Last night, I heard something clicking every time I moved my sleeve. The face on my Garmin slipped off, anchored only by a skinny twisted cord.  I’ve had it just over 3 years. Zac bought it for me with his own money 3 Christmases ago. I only take it off to shower. The rubber wristband is torn and almost ripped beyond fixing. It tracks my heartbeat, giving me a resting average every day (last was 47).  It tracks every step I take and how far I run. It beeps imperiously at me when I’ve been sitting too long by posting Move! at regular intervals. It has consistently registered the calendar date as tomorrow’s date, despite resetting and no matter what day it actually is, giving me a kind of faint hope that there will *be* a tomorrow. It has been a constant companion, through traveling, seasons and sameness.

I debated about whether to wear it while I ran. But to what purpose? Would it track things in a dormant state? Would I care about the run if it didn’t get calculated or counted somewhere? Would it matter in the universe? How would I know about mile splits or if I had enough time to run farther? In the end, I left it. I ran without any data. My left wrist felt strangely naked as air rushed over it. I pushed to 3 miles (yay!) and was glad I did. I considered the things I do for me whether anyone else knows about it or not. Writing falls in that category. So does running. Sometimes I need reminding.

Back home, I kept pushing the Garmin’s face back on.  It won’t stay in the square face frame. It lights up if I push the right button. However, it registers nothing, knows nothing. It’s blank and more than a little creepy. I googled how to fix it but couldn’t find anything definitive. Jonathon said he’ll take a look at it, but it’s probably time to buy a new one.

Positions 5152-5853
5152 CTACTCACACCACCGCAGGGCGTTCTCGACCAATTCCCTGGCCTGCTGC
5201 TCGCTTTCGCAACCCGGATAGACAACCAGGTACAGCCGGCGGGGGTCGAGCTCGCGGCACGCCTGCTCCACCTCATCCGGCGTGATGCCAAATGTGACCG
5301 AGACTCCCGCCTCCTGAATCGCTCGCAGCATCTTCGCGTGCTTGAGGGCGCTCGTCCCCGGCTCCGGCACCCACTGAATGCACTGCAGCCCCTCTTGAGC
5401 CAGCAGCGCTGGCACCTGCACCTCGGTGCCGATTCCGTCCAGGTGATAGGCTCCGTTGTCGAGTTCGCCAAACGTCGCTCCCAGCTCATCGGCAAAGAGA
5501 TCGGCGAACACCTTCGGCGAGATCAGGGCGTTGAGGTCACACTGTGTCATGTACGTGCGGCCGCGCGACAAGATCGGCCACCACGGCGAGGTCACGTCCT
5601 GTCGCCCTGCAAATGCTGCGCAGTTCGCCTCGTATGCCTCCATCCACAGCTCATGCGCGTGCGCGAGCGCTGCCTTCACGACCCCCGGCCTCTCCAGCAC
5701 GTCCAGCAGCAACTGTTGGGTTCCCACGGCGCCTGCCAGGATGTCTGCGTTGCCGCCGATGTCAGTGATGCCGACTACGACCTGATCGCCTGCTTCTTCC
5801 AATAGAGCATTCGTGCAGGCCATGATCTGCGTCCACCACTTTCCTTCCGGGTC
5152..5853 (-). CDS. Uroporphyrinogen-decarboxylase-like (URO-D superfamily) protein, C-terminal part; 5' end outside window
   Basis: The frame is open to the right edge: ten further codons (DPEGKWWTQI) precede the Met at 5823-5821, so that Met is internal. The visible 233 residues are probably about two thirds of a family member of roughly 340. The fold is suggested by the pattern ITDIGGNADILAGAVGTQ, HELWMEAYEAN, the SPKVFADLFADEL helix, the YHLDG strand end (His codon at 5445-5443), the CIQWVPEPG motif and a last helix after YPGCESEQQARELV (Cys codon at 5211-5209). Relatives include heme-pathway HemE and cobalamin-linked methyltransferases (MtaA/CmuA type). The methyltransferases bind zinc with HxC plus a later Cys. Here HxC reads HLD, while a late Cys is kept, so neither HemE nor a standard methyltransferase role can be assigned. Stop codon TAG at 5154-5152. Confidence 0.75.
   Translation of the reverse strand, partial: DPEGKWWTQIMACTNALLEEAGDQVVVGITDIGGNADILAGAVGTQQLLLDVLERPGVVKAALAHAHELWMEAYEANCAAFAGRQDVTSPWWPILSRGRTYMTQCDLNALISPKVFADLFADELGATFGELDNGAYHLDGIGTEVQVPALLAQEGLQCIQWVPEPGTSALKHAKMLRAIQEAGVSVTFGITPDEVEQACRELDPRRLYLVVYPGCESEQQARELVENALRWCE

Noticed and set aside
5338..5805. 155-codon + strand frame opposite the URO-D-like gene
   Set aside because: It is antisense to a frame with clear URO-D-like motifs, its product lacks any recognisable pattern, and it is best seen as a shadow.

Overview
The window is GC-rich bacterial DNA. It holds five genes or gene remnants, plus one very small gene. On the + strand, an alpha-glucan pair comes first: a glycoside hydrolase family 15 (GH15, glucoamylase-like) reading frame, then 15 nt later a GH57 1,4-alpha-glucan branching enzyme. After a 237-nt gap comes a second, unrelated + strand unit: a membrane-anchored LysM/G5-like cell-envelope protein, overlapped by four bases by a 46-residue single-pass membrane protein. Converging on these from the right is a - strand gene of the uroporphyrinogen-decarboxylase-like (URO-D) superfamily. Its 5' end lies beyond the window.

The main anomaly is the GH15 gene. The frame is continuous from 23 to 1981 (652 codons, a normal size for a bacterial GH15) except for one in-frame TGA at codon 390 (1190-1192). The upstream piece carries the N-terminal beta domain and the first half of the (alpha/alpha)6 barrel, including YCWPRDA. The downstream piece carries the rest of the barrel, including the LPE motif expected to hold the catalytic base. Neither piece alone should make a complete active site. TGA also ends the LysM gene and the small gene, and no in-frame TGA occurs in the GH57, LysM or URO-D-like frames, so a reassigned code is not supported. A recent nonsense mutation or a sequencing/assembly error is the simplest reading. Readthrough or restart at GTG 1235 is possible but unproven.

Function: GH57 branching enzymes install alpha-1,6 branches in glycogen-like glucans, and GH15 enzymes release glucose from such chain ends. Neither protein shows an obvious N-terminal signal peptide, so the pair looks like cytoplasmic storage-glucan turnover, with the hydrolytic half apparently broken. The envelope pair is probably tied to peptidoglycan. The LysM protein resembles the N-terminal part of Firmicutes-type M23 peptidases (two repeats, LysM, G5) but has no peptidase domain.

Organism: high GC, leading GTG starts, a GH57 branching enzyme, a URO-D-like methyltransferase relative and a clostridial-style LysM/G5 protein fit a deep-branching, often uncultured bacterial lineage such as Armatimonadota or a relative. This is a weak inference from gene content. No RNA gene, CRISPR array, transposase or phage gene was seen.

Coincidentally, Zac left home for Texas again today. He’ll be back at Sheppard AFB this afternoon. I hated to tell him it broke. It was the first thing I think he’s ever bought me that cost him in any significant way. It seems like the end of an era.

We all felt the gravity of his leaving this morning. We prayed as a family, then Jonathon and Zac walked out the door. Every time he leaves now, he returns as more of an adult. He’s released into the world and learning to fend for himself. He’ll cross yet another chasm where I can’t follow. He must go on alone. We will run our races simultaneously, connected by the shared intertwined cords of love and faith, but not on the same course.

For everything there is a season,
    a time for every activity under heaven. – Ecclesiastes 3:1